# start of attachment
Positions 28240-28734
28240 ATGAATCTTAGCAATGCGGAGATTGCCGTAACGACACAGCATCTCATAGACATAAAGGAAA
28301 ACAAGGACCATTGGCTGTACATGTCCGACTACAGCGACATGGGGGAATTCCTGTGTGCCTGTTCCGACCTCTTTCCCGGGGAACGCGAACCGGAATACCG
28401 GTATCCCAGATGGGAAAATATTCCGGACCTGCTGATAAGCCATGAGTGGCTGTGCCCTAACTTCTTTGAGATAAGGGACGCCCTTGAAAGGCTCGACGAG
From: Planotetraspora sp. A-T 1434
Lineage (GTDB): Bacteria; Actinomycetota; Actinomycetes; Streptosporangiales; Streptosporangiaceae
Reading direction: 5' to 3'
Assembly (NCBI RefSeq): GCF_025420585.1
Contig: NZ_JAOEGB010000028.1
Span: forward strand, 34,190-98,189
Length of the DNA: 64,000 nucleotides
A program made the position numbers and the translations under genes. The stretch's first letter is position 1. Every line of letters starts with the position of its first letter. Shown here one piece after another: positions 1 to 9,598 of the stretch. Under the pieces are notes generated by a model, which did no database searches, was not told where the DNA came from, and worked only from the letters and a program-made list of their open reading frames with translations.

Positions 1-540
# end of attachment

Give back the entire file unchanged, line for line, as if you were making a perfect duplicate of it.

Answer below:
Positions 28240-28734
28240 ATGAATCTTAGCAATGCGGAGATTGCCGTAACGACACAGCATCTCATAGACATAAAGGAAA
28301 ACAAGGACCATTGGCTGTACATGTCCGACTACAGCGACATGGGGGAATTCCTGTGTGCCTGTTCCGACCTCTTTCCCGGGGAACGCGAACCGGAATACCG
28401 GTATCCCAGATGGGAAAATATTCCGGACCTGCTGATAAGCCATGAGTGGCTGTGCCCTAACTTCTTTGAGATAAGGGACGCCCTTGAAAGGCTCGACGAG
From: Planotetraspora sp. A-T 1434
Lineage (GTDB): Bacteria; Actinomycetota; Actinomycetes; Streptosporangiales; Streptosporangiaceae
Reading direction: 5' to 3'
Assembly (NCBI RefSeq): GCF_025420585.1
Contig: NZ_JAOEGB010000028.1
Span: forward strand, 34,190-98,189
Length of the DNA: 64,000 nucleotides
A program made the position numbers and the translations under genes. The stretch's first letter is position 1. Every line of letters starts with the position of its first letter. Shown here one piece after another: positions 1 to 9,598 of the stretch. Under the pieces are notes generated by a model, which did no database searches, was not told where the DNA came from, and worked only from the letters and a program-made list of their open reading frames with translations.

Positions 1-540